“I know it’s only rock and roll, but I like it!”
- The Rolling Stones, singing about resets, becoming physically resilient and taking good care of your body.
Just kidding. There’s no way the Rolling Stones had that in mind when they wrote that song. But YOU should have both of those things in mind if you want a body that’s mobile, flexible, and most importantly RESILIENT and yes, even strong.
Resilience and strength are the name of the game, and rolling presents not just one arrow, but literally DOZENS of arrows for your quiver. As Tim Anderson says in his dynamite book “Becoming Bulletproof”: “There are more ways to roll than there are letters in the alphabet.” I’m not going to try to expose you to all of them, but rather show you a few main varieties – from bare-bones simple to progressively more difficult – and how to do them. But first, let’s answer the question that’s probably on your mind…
“Why roll? I’m not a baby anymore.”
Can’t argue with that. You’re right – you’re not a baby anymore. But the fact is that rolling is not just for babies. Yes, it is a fundamental and developmental movement for babies and essentially acts as their first introduction to locomotion – but its usefulness does not stop just because you learn to plod aroundon two feet. Rolling well and proficiently holds a number of benefits regardless of your age and level of fitness. How? You might ask. Let me count the ways.
1) It gently and safely mobilizes your spine.
This is important because your spine has 24 articulating vertebrae. Lounging at your desk or in front of your TV, standing and hoisting weights, or just generally being inactive has left us using all these awesome vertebrae very little. Your spine is meant to move, and when it doesn’t, trouble arises. Discs and nerve issues can arise, which (to use technical terminology) is bad news bears. Besides, even if most weightlifting and office work related activities don’t require twisting, most sorts of athletic movement do, and most importantly, your spine’s health does, too. Rolling is the perfect introduction (and reintroduction) to this necessary movement.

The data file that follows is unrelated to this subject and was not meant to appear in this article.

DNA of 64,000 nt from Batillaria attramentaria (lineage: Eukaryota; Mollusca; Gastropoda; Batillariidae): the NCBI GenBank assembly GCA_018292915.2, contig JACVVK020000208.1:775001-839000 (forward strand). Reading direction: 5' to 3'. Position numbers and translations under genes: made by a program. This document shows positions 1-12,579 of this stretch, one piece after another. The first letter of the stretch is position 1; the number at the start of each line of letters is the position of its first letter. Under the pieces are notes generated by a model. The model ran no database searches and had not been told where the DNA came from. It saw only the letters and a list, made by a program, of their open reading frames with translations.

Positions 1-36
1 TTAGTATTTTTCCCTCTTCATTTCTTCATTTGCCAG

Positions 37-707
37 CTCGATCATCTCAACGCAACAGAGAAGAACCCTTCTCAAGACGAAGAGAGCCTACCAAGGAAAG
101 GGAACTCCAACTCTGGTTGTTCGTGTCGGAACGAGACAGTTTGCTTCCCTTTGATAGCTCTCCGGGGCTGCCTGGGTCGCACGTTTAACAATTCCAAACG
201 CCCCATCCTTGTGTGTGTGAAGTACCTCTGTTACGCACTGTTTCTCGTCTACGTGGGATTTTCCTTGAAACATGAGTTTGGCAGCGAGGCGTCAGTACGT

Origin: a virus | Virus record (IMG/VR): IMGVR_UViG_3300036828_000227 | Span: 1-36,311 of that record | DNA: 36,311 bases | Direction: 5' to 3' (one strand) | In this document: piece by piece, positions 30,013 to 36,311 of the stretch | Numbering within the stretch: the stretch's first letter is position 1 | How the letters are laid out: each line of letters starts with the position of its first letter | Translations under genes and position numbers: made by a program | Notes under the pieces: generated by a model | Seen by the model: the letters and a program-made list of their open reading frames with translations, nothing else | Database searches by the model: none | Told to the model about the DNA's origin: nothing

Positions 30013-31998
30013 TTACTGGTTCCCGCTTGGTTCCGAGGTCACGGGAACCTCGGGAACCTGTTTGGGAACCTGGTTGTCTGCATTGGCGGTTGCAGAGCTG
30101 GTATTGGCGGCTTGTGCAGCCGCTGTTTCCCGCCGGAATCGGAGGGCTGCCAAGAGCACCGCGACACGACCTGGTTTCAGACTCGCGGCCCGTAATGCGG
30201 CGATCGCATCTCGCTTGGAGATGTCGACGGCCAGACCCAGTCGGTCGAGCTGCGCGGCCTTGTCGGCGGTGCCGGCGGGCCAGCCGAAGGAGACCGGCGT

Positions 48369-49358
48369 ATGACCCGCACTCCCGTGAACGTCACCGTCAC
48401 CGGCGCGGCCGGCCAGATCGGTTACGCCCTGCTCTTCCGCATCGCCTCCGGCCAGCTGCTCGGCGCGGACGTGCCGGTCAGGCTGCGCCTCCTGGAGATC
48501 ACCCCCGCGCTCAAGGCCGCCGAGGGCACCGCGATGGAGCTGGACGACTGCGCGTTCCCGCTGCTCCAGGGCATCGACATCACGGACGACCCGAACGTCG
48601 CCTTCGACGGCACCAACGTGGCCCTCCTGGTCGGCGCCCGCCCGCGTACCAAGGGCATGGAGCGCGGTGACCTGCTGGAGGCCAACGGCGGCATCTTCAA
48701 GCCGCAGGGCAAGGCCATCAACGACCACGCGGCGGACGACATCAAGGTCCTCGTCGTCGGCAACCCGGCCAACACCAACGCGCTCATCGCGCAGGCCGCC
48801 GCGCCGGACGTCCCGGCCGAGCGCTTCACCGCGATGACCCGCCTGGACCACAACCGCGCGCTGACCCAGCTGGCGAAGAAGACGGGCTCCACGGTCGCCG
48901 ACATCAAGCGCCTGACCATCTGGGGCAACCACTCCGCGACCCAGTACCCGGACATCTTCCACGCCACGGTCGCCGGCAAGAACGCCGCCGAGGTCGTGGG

2) It stretches the muscles of the midsection and encourages them to move and function in an extended range of motion
Once again, athletic activities usually have a twisting component. Ever tried throwing something with just your arm? If no one laughed at you, they should have. You need to twist. Rolling is perfect practice for that. Also, it has the same benefits as those listed above.
3) It trains your vestibular system and your core muscles to work in unison
The vestibular system is your balance system. It is also the first system that begins to develop while you’re growing in the womb. The muscles of the abdominals and back are very much attached to the vestibular system. Can you guess what stimulates that relationship? Yep – rolling. And in a big way, too. How? Simple. Your rolls are led by your head, so it encourages and solidifies what you were meant to do in other contexts as well.
4) It may just make you more injury proof.
Ever taken a big spill? If so, you’ll probably note that rolling when you fall feels way better than splatting. I know of two people (martial artists) who have separated a shoulder by rolling WRONG, which ended up in “splatting”. A cousin of mine slipped on ice and broke his ankle a few years back when he landed wrong. The ability to roll is not just the ability to move – it’s the ability to move away from danger.
Convinced yet? If you’re not, well, you probably never will be (until #4 happens to you). If you’re asking “when can I start?” you’re in luck, because the answer is right now. Below is a video demonstration of my favorite rolls, progressing all the way from what everyone can do to stuff you’re gonna have to work toward.